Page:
Life as a student revolves heavily around class lectures. I’ve tried every method of note taking, from outlining to audio recording, but my notebooks always end up mangled and recordings forgotten. Fortunately, the iPad brought along with it a new method of taking notes. Sure, it’s possible to annotate PDF files on a laptop, but it’s not practical. Writing directly on the lecture slides is the only way to guarantee that I’ll ever give my notes a second glance.
There are plenty of PDF annotation apps in the iPad app store, but most are either feature sick or buggy. I’m not interested in an underdeveloped outlining feature or changing the in-app theme; I simply want an app that provides a minimal interface, snappy writing performance, and a few basic features. I’ve tried countless annotation apps, and there’s only one that combines the right balance of features and performance to make its way onto my iPad home screen. GoodNotes by Time Base Technology Limited provides an unobtrusive interface, solid performance, and a focussed feature set, but are these enough to set the app apart from the competition?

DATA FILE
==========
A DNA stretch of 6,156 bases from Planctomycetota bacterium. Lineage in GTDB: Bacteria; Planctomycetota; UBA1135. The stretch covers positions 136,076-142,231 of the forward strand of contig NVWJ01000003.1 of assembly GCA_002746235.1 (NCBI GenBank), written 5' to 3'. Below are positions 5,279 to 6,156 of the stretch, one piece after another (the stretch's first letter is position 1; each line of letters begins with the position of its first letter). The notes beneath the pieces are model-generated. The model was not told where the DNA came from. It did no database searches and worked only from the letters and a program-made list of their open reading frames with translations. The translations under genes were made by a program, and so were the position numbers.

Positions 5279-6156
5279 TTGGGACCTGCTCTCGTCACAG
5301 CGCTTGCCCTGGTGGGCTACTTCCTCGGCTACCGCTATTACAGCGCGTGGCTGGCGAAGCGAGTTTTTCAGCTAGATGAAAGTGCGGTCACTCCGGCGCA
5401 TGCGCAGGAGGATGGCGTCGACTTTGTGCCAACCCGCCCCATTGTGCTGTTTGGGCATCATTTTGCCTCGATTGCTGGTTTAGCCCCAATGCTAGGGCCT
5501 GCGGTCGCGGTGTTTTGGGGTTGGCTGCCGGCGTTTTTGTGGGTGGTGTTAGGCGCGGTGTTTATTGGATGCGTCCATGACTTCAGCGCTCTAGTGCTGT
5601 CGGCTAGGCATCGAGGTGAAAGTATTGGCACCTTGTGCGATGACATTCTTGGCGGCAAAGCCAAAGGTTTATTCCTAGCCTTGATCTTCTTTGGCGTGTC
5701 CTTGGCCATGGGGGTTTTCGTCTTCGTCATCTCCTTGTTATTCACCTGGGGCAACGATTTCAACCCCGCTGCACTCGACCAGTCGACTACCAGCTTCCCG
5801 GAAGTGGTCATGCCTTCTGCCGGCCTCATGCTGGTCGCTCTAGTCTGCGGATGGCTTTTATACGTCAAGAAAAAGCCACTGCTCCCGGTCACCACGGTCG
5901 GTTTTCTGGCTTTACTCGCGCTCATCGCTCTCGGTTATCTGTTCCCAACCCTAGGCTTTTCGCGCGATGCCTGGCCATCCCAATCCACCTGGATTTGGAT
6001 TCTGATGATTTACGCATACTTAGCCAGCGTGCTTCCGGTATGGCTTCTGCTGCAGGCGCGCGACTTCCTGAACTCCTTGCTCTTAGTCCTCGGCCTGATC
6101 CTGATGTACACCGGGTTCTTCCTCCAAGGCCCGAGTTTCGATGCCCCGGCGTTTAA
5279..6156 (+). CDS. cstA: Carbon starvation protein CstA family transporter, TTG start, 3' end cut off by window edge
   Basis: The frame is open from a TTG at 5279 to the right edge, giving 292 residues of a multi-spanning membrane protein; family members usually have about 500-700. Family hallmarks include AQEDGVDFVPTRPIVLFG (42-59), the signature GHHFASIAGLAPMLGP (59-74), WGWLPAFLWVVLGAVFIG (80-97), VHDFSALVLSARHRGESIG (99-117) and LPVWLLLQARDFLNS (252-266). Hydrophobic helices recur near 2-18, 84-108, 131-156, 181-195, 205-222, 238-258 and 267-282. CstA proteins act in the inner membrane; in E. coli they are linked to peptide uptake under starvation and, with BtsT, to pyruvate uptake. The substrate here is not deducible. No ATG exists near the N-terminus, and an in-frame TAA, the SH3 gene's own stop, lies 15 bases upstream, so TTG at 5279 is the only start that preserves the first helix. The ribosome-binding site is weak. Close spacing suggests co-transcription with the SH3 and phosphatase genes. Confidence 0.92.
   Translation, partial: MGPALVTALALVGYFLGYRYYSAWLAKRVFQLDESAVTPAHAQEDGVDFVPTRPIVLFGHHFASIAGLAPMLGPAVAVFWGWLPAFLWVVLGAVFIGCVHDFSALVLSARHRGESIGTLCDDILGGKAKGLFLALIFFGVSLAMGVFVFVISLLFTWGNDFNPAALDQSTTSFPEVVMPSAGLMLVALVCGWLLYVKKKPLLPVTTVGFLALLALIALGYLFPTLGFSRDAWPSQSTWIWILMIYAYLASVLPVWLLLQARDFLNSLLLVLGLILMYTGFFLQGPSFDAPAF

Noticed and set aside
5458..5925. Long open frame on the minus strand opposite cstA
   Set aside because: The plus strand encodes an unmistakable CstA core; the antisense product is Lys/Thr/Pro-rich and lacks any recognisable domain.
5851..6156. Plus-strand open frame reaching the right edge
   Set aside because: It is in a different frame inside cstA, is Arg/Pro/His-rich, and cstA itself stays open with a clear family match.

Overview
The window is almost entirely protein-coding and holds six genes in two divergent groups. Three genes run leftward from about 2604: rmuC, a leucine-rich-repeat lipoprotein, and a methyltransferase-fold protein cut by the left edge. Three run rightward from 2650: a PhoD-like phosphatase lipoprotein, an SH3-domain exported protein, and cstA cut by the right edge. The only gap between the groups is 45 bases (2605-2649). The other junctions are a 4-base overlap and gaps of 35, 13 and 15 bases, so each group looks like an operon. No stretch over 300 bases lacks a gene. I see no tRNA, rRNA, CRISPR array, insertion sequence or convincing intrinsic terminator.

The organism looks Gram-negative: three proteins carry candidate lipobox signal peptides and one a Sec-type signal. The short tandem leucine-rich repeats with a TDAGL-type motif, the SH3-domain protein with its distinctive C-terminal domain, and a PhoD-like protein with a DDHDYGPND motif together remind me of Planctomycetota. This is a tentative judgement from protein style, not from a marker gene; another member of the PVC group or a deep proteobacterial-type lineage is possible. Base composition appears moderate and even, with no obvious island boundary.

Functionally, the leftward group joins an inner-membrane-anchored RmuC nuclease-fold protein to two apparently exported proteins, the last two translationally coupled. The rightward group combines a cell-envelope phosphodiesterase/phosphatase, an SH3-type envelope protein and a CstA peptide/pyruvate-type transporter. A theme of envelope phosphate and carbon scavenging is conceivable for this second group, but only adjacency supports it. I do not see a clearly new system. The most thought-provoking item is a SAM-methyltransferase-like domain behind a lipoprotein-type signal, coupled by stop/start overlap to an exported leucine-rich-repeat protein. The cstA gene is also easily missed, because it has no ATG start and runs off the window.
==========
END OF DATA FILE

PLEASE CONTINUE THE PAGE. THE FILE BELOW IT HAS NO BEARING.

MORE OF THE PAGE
Poorly implemented themes and terrible design choices plague iPad note taking apps. There’s no need for colorful sidebars or complicated menus when I simply want to view a PDF file, and GoodNotes takes this idea to heart. The only UI elements present in GoodNotes’ read-only view are two small buttons in the top left and right corners of the screen. The left button provides access to the slide gallery, bookmarks, and document library, and the right button brings up the annotation features.
Most of the organization in GoodNotes takes place in the note shelf. The GoodNotes shelf shares many similarities with the iBooks shelf in that it allows the user to separate notes into folders. The shelf is where documents can be renamed or exported, and a long press initiates the rearrange feature.
The iPad is perfect for reviewing class notes, but there are plenty of situations where it might be necessary to send notes to a friend or upload them to the cloud. GoodNotes supports iTunes sharing and open in as well as email and Dropbox. Emailing multiple notes is a snap with GoodNotes because it automatically zips multiple files into one folder.
This eliminates the need to send multiple emails due to too many attachments. Unfortunately, the app uses the same technique when uploading to Dropbox. GoodNotes allows the user to download or upload to any file in a dropbox account, but multiple files will be uploaded in a zipped folder, requiring later unzipping. This is an odd design choice that’s left me scratching my head but shouldn’t be a problem if the user backs up his or her notebooks individually after editing.
The quality of the writing experience makes or breaks a note taking app, and GoodNotes’ simplicity is its strongest asset. The drawing feature set is limited, but includes all of the necessities:
- Highlighter with five colors and three brush sizes
- Pen with 10 colors and four brush sizes